France was reluctant to agree to more supranational powers.
The Rey Commission is the European Commission that held office from 2 July 1967 to 30 June 1970. Its president was Jean Rey, it was the first commission of the merged European Communities. It was succeeded by the Malfatti Commission; the commission worked to reinforce the Communities' institutions and increase the powers of the European Parliament. It campaigned for an elected parliament, achieved in 1979, it oversaw the competition of the customs union in 1968. Rey played an important role the Summit of The Hague in 1969, where the European leaders decided to relaunch European integration with two new initiatives: on the one hand and Monetary Union of the European Union, on the other hand, European Political Cooperation, which foreshadow the euro and the Common Foreign and Security Policy of the European Union today. In 1970, the last year of this mandate, Rey managed to win the European governments' support for his proposal to give the Community "own resources"; this meant that the EEC no longer depended on contributions by the member states, but could complete these with revenues from customs duties, levies on agricultural products from outside the EEC, in addition to a share of the VAT revenue.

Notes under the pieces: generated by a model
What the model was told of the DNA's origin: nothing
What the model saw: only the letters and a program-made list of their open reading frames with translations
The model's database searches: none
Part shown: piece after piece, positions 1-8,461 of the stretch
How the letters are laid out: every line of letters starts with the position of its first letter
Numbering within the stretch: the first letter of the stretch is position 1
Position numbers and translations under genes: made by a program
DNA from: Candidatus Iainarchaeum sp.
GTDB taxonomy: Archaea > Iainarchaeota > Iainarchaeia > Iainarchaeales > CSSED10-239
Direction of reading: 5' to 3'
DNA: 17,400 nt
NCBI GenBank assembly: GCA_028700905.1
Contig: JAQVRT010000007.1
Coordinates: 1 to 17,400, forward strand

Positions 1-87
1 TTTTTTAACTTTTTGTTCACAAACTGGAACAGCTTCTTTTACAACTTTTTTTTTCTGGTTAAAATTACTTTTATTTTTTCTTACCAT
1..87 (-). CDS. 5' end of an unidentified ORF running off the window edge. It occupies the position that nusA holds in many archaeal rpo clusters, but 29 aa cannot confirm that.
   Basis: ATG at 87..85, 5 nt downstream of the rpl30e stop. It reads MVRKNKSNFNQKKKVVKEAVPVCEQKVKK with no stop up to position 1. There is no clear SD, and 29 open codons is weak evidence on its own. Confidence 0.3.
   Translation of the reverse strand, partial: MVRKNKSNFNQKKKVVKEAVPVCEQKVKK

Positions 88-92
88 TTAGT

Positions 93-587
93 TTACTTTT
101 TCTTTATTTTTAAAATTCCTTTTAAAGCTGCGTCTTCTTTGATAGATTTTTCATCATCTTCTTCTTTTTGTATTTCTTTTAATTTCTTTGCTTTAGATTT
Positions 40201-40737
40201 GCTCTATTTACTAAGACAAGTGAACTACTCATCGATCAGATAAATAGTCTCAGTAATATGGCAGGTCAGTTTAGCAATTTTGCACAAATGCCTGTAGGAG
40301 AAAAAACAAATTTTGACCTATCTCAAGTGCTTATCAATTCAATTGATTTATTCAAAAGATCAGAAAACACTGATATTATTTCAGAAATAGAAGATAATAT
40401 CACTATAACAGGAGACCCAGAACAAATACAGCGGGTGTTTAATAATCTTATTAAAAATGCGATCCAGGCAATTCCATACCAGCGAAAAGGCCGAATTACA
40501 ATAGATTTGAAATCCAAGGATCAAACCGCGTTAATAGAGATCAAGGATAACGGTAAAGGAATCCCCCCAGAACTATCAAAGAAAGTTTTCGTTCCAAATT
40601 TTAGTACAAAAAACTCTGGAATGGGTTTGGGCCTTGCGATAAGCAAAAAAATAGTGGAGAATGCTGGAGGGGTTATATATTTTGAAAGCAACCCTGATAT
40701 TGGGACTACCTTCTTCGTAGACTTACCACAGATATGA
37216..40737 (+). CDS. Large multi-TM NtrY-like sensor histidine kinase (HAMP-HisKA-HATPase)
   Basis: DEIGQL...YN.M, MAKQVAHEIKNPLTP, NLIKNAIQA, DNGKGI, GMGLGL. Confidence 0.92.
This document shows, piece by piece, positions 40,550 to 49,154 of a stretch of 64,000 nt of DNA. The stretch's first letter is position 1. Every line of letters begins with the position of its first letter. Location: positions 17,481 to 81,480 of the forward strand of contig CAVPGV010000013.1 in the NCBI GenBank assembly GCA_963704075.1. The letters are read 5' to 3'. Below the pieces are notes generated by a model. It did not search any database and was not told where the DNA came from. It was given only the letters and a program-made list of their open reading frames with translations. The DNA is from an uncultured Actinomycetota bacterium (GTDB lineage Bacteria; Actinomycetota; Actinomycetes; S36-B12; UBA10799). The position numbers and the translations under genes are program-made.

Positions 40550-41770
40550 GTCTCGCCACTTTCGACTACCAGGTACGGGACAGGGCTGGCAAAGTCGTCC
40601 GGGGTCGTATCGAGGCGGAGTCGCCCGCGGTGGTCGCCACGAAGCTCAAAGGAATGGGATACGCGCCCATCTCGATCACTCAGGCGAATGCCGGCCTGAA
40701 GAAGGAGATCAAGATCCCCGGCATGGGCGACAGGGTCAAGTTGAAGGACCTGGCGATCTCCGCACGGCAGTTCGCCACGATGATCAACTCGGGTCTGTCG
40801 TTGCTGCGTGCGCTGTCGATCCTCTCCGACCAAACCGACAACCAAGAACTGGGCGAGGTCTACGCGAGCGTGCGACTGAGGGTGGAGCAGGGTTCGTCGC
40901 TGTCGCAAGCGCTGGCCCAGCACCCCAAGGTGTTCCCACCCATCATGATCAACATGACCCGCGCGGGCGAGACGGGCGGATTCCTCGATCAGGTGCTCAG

The commission was composed of 14 members, 3 from Italy, West Germany, France, 2 from Belgium and the Netherlands and 1 from Luxembourg. The colour of the row indicates the approximate political leaning of the office holder using the following scheme: European Commission Website PDF Archive of Commission Membership PDF Analysis of Political Experience of Commission Membership by UK politician Tom King and the Centre for Policy Studies NATIONAL BANK OF BELGIUM, August 2004 Working Paper on Macroeconomic and Monetary policy-making at the European Commission 1957 to 1969